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Deepti Maithil

Deepti Maithil

mumbai, India

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DESIGN 21

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  • Sustainability: More Than A Nice Word

    Communication

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    Rebounding back from jetlag and a jam-packed trip to Hong Kong – for InnoAsia 2007, a conference about “innovating for sustainability” – I have happily landed in the pages of The New York Times Magazine, pouring over the words of food guru Michael Pollan. This time, he writes about “Our Decrepit Food Factories” and questions the worked-over word “sustainability” in the contexts of factory pig farming and honeybee migration. He gives these two specific case studies because, according to Confucius (his reference), if we’re going to have any hope of repairing what was wrong in the world, we had best start with the “rectification of names,” i.e. calling things by their proper names and reattaching words to real things and precise concepts.

    I couldn’t agree more. And this is what motivated me, before I spoke at Hong Kong’s Science Park about the social piece of sustainability, to do a bit of definitional work. I focused on sustainability first: an outcome, in effect, of meeting the needs of today without compromising future needs. Then I expanded on design: it’s a verb (a la Bucky Fuller), it’s an open invitation (as in, everyone’s a designer), and it’s about people (per Jane Jacob’s one-liner). Then I shared real-world examples.

    As the day carried on, we heard from people in policy, the sciences, invention, architecture and design. Each with his or her take on sustainability. Dr. Sarah Liao, former Secretary for Environment, Transport & Works (HKSAR) spoke about biomimetics, symbiosis and global warming. In transportation, Peter Hughes, from the Vectrix corporation, talked about his two-wheeled electric scooter and Dan Sturges, of Intrago, shared his views on micro-rental systems, or mobility ecosystems. Material Connexion’s Dr. Andrew Dent gave us an historical review of materials, focusing on the healthiness, or wellness, of our built environment today. And Ted Howes of IDEO and Mike LaVigne of Frog Design individually infused product design convention with refreshing outlooks on design-plus-business, and tips on how to do it for the greater good.

    The audience went on a winding journey through these topics and more, past flashing signposts pointing to hot new trends in technology. But ultimately, happy to say, the conversation boomeranged back to people. We collectively, reflectively, understood that innovation is driven by human choices, across all fields of endeavor. And, despite technological capacity (which the world is swimming in), innovating for sustainability can’t be achieved unless we’re conscious of the choices we make and curious about the consequences in the long run. Sustainability needs to be “more than a nice word” we banter around (or use to hype products). Sustainability needs to mean something tangible that we measure, over time.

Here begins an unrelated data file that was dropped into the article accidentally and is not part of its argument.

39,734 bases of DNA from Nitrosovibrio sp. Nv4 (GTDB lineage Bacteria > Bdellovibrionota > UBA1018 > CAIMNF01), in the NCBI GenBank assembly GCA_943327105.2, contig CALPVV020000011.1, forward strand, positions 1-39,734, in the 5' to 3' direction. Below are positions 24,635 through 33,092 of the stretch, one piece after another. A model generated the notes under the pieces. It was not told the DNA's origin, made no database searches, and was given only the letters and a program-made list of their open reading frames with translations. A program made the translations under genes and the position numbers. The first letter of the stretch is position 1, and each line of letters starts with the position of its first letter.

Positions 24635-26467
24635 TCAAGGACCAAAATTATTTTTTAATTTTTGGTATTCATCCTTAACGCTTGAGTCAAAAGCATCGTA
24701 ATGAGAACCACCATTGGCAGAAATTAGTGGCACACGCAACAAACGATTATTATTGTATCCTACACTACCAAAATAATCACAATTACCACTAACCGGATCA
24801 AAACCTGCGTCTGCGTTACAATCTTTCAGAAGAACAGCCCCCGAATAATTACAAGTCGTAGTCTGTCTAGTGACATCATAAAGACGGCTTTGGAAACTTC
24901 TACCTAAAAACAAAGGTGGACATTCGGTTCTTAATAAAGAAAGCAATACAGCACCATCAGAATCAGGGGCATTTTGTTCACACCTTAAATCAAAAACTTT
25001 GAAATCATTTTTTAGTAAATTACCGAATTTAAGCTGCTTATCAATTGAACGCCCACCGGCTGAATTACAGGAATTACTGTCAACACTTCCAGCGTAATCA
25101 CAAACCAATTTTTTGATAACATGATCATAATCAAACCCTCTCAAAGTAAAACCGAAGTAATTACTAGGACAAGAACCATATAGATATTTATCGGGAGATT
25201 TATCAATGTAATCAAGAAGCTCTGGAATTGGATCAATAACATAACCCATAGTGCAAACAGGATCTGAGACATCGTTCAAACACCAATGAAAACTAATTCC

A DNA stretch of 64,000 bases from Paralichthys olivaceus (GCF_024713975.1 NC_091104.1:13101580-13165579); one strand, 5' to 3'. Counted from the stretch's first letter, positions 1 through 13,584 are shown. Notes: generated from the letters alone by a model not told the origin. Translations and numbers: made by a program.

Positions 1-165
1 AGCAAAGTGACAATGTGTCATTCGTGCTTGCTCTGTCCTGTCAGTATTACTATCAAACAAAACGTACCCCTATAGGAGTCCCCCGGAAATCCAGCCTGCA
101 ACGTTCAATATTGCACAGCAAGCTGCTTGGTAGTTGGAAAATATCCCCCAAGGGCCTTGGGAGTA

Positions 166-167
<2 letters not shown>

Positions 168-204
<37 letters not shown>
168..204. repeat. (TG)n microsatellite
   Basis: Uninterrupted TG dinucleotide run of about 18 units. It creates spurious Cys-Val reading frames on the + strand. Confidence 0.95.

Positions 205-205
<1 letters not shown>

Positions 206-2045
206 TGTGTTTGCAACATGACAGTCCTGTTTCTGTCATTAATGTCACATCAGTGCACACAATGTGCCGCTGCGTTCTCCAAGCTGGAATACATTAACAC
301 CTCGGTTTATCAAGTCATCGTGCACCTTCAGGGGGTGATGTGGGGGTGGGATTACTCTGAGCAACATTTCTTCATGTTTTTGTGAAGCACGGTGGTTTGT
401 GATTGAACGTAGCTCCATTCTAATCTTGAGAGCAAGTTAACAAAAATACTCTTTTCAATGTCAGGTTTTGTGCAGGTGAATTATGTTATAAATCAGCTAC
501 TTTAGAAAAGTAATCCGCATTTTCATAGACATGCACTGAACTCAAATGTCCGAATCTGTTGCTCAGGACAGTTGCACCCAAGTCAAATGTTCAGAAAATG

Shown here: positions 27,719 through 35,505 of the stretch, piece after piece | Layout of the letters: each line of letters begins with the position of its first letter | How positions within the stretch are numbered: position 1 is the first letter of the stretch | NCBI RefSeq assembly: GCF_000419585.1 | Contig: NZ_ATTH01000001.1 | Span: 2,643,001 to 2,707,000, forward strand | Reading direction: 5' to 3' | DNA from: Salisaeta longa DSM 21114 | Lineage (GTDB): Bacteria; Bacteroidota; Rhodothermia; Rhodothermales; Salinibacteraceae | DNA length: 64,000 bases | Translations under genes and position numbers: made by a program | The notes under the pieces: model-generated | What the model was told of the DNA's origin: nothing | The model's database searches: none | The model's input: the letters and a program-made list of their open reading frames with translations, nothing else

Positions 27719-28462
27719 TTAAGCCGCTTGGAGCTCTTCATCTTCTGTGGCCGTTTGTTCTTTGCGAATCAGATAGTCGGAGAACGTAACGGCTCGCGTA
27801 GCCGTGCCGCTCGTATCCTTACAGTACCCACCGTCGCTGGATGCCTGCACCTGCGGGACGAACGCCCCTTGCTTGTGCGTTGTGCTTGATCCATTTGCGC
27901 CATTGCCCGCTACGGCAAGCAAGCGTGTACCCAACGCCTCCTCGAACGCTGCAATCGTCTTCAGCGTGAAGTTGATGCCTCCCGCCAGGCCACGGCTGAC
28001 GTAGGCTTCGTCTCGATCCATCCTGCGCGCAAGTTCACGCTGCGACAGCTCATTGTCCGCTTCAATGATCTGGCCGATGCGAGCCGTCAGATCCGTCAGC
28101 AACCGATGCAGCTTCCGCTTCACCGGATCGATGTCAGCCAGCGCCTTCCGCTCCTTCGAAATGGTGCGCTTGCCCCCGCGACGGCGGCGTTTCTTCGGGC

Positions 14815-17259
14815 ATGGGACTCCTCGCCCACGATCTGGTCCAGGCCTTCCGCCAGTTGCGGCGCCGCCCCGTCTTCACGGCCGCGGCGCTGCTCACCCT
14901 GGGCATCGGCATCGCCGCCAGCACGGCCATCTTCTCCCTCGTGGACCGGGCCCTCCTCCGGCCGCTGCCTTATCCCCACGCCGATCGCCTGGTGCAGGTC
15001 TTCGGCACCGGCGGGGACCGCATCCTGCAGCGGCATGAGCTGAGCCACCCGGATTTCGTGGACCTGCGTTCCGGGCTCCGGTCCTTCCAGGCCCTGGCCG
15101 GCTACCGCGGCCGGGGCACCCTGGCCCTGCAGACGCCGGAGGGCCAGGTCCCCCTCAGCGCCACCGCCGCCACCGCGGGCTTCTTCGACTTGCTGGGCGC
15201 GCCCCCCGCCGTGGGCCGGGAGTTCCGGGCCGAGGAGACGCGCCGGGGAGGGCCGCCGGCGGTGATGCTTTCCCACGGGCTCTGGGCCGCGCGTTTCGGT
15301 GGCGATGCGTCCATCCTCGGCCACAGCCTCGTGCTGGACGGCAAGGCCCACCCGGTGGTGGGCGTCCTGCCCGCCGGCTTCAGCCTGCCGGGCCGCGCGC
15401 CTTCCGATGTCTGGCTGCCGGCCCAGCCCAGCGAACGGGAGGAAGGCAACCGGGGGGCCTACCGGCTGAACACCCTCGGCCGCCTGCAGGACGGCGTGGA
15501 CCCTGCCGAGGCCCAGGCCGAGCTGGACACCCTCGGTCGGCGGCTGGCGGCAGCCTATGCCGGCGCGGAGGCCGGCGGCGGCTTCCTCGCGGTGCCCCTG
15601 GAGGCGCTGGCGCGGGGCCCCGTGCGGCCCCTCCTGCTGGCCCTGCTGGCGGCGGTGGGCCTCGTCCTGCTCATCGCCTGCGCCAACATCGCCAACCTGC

In this regard, it’s an exciting time in human history, with so many changes underway, and so many people proactively coming together to share stories and strategies. As long as we keep remembering to clarify, contextualize, and look back together, so that we may look forward for centuries to come, the future will surely be bright.

    Happy holidays!

  • I read the same article and was equally moved. The need to return to our "root" meanings and clearly define both what we mean to say today as well as what we expect the outcome to be will help enormously. I for one am very tired of being swooned to by marketing-speak that clearly takes liberty with the language that under a truer definition would ultimately help the greater good.

  • It seems to me that the word 'sustainability ' is rapidly being corrupted into meaning "how can we continue rapping and pillaging the earth at the same rate we are now without anyone noticing".

    You see the concept of sustainability (from a developed world perspective in any case) is already several decades to late, as we've passed the point of 1 planet sustainability. What we should really be talking about is controlled contraction to a state of equilibrium.

    In Jared Diamonds book 'Collapse', all of those extinct societies believed that technology was making their civilizations more sustainable, yet the net toll on resources was incrementally negative.

    The news this week that India is now making a car for under $3000 and Detroit intends to keep churning out behemoths until 2020, seems to illustrate this all to well.

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